Home > Publications . Search All . Browse All . Country . Browse PSC Pubs . PSC Report Series

PSC In The News

RSS Feed icon

Weir's 2009 report on NFL brain injuries got more attention than neurological findings published in 2005

Edin and Shaefer's book a call to action for Americans to deal with poverty

Weir says pain may underlie rise in suicide and substance-related deaths among white middle-aged Americans


MCubed opens for new round of seed funding, November 4-18

PSC News, fall 2015 now available

Barbara Anderson appointed chair of Census Scientific Advisory Committee

John Knodel honored by Thailand's Chulalongkorn University

Next Brown Bag

Monday, Dec 7 at noon, 6050 ISR-Thompson
Daniel Eisenberg, "Healthy Minds Network: Mental Health among College-Age Populations"

Yu Xie photo

Market Premium, Social Process, and Statistical Naivety: Further Evidence on Differential Returns to Education in Urban China

Publication Abstract

Download PDF versionXie, Yu, and Xiaogang Wu. 2005. "Market Premium, Social Process, and Statistical Naivety: Further Evidence on Differential Returns to Education in Urban China." PSC Research Report No. 05-578. July 2005.

In an article published in the American Sociological Review (Wu and Xie, 2003), we addressed the substantive question of whether or not higher earnings returns to education in the market sector than in the state sector in reform-era China are caused by the market mechanism. Developing a typology of workers based on their labor market histories, we proposed a model of selective transition of workers from the state sector to the market sector as an alternative explanation for higher earnings inequality and higher earnings returns to education in the market sector. Our main empirical results showed that later market entrants have significantly higher returns to education than state sector stayers, whereas we found insufficient statistical power in the data with which to differentiate the education returns of early market entrants from those of either later entrants or stayers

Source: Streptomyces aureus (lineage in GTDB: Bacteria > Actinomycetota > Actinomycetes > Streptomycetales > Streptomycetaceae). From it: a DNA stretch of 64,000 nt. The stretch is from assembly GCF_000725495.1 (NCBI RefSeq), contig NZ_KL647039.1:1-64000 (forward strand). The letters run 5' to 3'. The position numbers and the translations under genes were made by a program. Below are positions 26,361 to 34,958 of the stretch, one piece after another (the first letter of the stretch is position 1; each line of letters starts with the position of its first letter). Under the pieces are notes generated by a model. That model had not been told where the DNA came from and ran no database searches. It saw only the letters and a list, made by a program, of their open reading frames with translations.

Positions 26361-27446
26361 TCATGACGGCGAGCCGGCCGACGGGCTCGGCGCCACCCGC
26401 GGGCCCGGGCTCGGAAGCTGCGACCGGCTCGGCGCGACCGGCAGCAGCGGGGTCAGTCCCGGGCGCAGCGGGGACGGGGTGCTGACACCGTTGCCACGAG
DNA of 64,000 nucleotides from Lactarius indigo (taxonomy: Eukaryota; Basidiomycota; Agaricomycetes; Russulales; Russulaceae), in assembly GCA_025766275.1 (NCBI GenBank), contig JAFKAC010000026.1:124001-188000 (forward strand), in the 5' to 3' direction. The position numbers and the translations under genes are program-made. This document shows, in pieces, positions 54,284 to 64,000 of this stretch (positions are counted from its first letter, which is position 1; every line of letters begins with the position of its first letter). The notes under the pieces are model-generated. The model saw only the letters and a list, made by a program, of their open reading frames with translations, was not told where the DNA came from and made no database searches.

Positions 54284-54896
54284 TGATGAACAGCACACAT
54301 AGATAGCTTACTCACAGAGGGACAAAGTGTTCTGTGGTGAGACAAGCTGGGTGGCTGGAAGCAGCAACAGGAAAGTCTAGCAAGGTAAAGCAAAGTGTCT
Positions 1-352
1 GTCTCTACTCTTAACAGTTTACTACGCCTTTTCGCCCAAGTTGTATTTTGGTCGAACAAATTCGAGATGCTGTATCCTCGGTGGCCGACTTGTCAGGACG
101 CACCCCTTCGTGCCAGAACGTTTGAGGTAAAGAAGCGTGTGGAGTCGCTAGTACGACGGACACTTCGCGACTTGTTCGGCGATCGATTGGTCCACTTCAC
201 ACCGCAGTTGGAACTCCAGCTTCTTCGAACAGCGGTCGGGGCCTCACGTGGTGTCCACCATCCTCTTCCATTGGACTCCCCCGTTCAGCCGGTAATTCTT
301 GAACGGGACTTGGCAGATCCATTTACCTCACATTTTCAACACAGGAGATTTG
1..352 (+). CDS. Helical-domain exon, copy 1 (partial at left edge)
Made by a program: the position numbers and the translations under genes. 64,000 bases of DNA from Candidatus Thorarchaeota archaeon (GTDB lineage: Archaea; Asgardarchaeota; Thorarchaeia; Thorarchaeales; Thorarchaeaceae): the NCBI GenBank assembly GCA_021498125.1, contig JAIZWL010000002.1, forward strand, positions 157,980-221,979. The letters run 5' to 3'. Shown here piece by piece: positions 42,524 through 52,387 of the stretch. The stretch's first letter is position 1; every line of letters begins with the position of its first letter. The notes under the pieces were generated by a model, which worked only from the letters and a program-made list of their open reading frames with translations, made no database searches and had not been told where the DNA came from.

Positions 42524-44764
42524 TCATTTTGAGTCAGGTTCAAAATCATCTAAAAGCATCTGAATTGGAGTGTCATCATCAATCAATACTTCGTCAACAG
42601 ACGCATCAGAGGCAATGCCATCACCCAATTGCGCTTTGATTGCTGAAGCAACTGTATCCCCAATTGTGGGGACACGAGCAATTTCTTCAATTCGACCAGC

In this paper, we address comments made by Jann (2005) about our article and his naive use of statistical tests in evaluating our findings. We reconceptualize the problem and illustrate the power of causal analysis using the propensity score method, which depends on the ignorability assumption. In considering two groups – early and late entrants to the market sector – our results suggest a strong selection mechanism at work. That is, when workers with a low latent propensity of making a transition indeed did make a late transition to the market sector, they benefited the most from the transition. In other words, the story is more about under what conditions workers migrated to the market sector than how workers benefit from migrating to the market sector.

Country of focus: China.

Browse | Search : All Pubs | Next